Ear Cancer in Dogs

Veterinary reviewed by: Dr. Linda Simon, MVB MRCVS

Ear Cancer in Dogs - Symptoms, Causes, Diagnosis, Treatment, Recovery, Management, Cost

Veterinary reviewed by: Dr. Linda Simon, MVB MRCVS

Ear Cancer in Dogs - Symptoms, Causes, Diagnosis, Treatment, Recovery, Management, Cost

What is Ear Cancer?

Tumors may develop from any of the structures lining or supporting the ear canal, including the outer layer of skin, the glands that produce earwax and oil, or any of the bones, connective tissues, muscles, or middle layers of the skin. The most common benign tumors in both cats and dogs are inflammatory polyps, papillomas, basal cell tumors, and ceruminous gland adenomas (tumors of glands producing earwax). More common in cats than dogs, ceruminous gland adenocarcinoma is the primary malignant tumor of the sweat glands that is found in the external auditory canal. Though rare, it is one of the most common malignant tumors of the ear canal in older dogs. Although the exact cause of ear canal tumors is unknown, it is thought that longterm inflammation of the ear canal may lead to an abnormal growth and development of tissue, and finally to the formation of a tumor. Signs of ear canal tumors include ear discharge (waxy, pus-filled, or bloody) in one ear, a foul odor, head shaking, ear scratching, swelling or draining abscesses near the ear, and deafness. In any case of inflammation in one ear that does not respond to treatment, a tumor of the ear canal should be suspected by an veterinarian.

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Ear Cancer Average Cost

From 187 quotes ranging from $3,000 - $12,000

Average Cost

$8,000

Symptoms of Ear Cancer in Dogs

  • Ear tumors can usually be seen as firm nodules or plaques located in the ear canals, auricular meatus (opening of the ear) and/or pinna (ear flap). They can be pink, white or purplish in color. Most often they will not be visible. If in the canal, they are not visible without scoping the ear. If in the middle of internal ear a CT or MRI is necessary to visualize. Be sure to ask the veterinarian about this.
  • Tumors can be ulcerated and cause bleeding or discharge from the ear(s).
  • There may be an odor from the ear.
  • Itchiness or pain, especially if the middle or inner ear is involved, may cause certain mechanical problems such as tilting of the head, head shaking, listing to one side or loss of balance, circling, ear scratching or difficulty blinking.
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Causes of Ear Cancer in Dogs

  • The exact causes of ear tumors are not straightforward, but there is evidence that recurrent and long-term inflammation of the ear canal could be one culprit. It can lead to abnormal growth of tissue and eventually into the formation of a tumor.
  • Certain dog breeds have ear canals which are compressed, such as dish-faced dogs like Pugs. Others have long or heavy drooping ears which keep the ear canals continually covered and moist. This breed feature can predispose certain types of dogs to bacterial and yeast infections of the ears. Again, this leads to inflammation and thickening of tissues. For most, this does not cause cancer.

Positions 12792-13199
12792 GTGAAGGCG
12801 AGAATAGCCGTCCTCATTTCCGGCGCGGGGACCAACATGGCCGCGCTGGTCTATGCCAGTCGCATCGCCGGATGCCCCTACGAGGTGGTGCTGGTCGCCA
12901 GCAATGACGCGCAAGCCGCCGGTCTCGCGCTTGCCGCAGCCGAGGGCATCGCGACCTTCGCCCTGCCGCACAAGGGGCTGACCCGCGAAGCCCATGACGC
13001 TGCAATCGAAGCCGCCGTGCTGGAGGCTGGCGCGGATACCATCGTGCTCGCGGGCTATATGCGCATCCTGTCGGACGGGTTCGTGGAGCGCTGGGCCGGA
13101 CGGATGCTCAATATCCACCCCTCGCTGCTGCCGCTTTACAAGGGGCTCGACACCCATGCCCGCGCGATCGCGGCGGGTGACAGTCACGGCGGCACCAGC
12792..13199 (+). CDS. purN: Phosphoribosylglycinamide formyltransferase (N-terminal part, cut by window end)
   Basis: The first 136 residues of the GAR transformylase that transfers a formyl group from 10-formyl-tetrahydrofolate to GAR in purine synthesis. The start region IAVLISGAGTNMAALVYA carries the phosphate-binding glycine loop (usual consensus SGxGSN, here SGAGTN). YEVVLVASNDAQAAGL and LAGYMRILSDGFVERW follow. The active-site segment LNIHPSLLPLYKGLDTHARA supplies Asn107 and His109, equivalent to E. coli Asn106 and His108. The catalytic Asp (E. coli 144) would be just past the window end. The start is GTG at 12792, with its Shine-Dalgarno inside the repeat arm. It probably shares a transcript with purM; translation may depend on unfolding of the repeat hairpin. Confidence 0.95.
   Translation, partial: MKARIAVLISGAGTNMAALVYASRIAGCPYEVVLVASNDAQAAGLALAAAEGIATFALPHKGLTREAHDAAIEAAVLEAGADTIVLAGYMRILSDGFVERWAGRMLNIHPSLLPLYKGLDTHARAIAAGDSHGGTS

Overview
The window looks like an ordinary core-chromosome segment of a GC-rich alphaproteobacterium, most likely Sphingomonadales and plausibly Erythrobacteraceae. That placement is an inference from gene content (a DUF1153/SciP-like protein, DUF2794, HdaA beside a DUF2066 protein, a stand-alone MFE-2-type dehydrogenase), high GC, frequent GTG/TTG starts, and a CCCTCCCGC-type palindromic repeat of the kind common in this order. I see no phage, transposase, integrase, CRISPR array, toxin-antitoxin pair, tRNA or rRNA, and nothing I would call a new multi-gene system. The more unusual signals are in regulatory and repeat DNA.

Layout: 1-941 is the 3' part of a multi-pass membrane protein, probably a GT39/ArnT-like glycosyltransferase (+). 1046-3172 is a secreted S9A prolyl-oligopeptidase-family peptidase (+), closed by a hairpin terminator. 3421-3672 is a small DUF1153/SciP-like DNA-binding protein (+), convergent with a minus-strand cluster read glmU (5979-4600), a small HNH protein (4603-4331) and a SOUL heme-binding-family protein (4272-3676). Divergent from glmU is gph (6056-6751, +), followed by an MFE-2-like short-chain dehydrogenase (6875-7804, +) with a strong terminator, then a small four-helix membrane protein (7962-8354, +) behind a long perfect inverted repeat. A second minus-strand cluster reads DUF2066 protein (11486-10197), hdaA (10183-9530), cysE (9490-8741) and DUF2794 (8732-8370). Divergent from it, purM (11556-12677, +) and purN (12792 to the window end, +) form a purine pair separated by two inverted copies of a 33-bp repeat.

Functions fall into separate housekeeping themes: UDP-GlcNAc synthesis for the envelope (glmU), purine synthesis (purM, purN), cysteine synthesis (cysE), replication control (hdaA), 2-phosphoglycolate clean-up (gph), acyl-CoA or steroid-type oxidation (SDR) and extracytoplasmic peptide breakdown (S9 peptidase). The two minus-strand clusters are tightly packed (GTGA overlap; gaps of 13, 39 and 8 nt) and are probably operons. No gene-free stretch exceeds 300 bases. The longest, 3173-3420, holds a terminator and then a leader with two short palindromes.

• Ear mites (parasites) are another condition causing irritation and inflammation, and repeated infestations can lead to the overgrowth of tissues and possible transformation to cancerous growths, but this is rare
  • Thick secretions from earwax glands when the external ear canal is inflamed may stimulate the production of cancerous cells.
  • Many tumours are genetic
Types

Many ear tumors are polyp-like growths which may arise and attach by a narrow base or stalk to any of the structures that line or make up the ear canal. This would include, but not be limited to, the outer layer of skin, the glands that produce earwax and oil, or even bones, connective tissues and muscles. Malignant tumors (Ceruminous gland adenocarcinomas) are more commonly seen than the benign form (adenomas). Benign or malignant tumors that develop from the earwax glands in the external ear canal seem to appear more in middle-aged or older dogs. Also, there is an increased risk for ear tumors in dogs which have a history of chronic otitis (ear infections), such as Cocker Spaniels and dish-faced dogs like Pugs.

Malignant tumors are locally aggressive and have the potential to metastasize (spread) to the nearby lymph nodes, salivary glands or lungs. Benign tumors usually grow locally and compress tissues, but usually do not spread to other areas. Rarely, other cancers can occur in the ear canals or on the pinna, (ear flaps) [“leather”] of the ears, such as various carcinomas and squamous cell tumours.

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Diagnosis of Ear Cancer in Dogs

It is not possible through medical observation or physical examination alone to determine with certainty whether lumps in the ear(s) are non-cancerous or malignant, and will spread. More definitive diagnosis of these tumors requires blood tests, urinalysis evaluation and biopsy. The tumors may be visualized with deep otoscopic examination, which typically requires sedation or anesthesia. Advanced imaging with CT or MRI may also be suggested to determine the extent of the tumor(s). A biopsy can be taken during the otoscopic exam or through surgery. Other biopsies of the lymph node, as well as chest x-rays, are usually performed to determine if tumors, which present as malignant have metastasized (spread elsewhere in the body). The veterinary pathologist at a specialized diagnostic lab will examine the cells of biopsied tissue under a microscope and then provide as definitive a diagnosis as possible.

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Treatment of Ear Cancer in Dogs

The treatment of choice for ear canal tumors is surgical excision. Laser surgery is very effective when it is available. For benign tumors this can be curative when they are completely removed.

Aggressive surgery is the preferred treatment for malignant tumors. It often involves removal of the ear canal and cleaning out the inner ear. This surgery is typically referred to as a total ear canal ablation (TECA). Most dogs can live an additional 2 years or more after aggressive surgery.